By December 22, 1973, the government had opened its guest house which was located by the warm springs swimming pool, and the following month, January 18, 1974, the McGees received word that the government was taking control of the swimming pool, the Baptist Camp’s featured attraction.
From that time forward, the activity at the camp significantly declined, with the McGees continuing to manage the facilities (other than the pool) from their Baptist Mission residence at Igede, until their retirement from Nigeria.
When the McGees retired from Nigeria in July, 1977, Rev. McGee was installed as “Chief Akorewolu of Ikogosi,” by the Loja of Ikogosi Ekiti, in a ceremony that occurred on 1 July 1977.
This followed Rev. McGee’s having been installed as “Chief Gbaiyegun” by the Onigede, Chiefs and people of Igede on March 10, 1957. And in 1961, Rev. McGee was given the “Prestigious Beaded Walking Stick” by King Aladesanmi the Second of Ado-Ekiti, on behalf of the Ekiti Baptist Association.
Unfortunately, for the future of the Baptist “Warm Springs” Camp at Ikogosi, when the McGees left, there was no Mission or Convention person available or willing to manage the camp, and in 1978, the entire property was sold to the Nigerian government by the Nigerian Baptist Convention, for the price of three-hundred thousand Naira.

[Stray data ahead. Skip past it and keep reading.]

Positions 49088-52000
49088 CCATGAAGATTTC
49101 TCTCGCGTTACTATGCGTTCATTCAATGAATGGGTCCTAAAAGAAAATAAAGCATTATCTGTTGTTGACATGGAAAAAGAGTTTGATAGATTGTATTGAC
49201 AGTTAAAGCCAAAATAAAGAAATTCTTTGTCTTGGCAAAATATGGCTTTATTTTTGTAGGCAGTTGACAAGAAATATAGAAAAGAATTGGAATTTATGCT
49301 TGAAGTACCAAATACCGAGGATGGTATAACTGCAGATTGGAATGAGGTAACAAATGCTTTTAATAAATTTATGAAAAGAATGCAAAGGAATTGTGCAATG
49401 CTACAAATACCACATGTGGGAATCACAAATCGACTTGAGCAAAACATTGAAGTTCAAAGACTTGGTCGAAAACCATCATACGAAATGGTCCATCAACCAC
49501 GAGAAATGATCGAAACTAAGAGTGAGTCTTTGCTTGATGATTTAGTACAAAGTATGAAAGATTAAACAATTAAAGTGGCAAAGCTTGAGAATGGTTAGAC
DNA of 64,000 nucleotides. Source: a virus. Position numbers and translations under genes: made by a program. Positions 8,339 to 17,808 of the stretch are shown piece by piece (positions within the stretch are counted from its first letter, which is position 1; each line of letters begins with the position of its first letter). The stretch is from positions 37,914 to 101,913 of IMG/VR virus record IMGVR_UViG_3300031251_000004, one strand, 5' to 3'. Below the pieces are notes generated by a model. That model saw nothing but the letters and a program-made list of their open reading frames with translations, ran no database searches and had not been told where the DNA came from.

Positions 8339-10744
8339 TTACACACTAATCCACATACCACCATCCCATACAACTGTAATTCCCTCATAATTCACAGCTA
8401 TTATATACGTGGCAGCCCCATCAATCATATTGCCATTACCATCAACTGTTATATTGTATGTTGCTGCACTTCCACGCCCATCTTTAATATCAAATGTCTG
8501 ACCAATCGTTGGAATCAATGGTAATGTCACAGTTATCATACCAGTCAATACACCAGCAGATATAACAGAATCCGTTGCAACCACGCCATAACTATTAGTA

From that time forward, there was always the hope/intention of developing that area for tourist purposes, but it was not until the past three or four years (2011-2014), that the Ekiti government under the leadership of its Governor, was able to enter into an agreement with resources which have been able to develop the facilities to their current high level.
Just for the record, for those who may be interested, any of the current, renovated buildings which have a STONE portion of their exterior, are buildings which were preserved from the original Baptist camp.
For the new development, there is a resort located at the spring today which makes it more conducive and a place or relaxation – for days.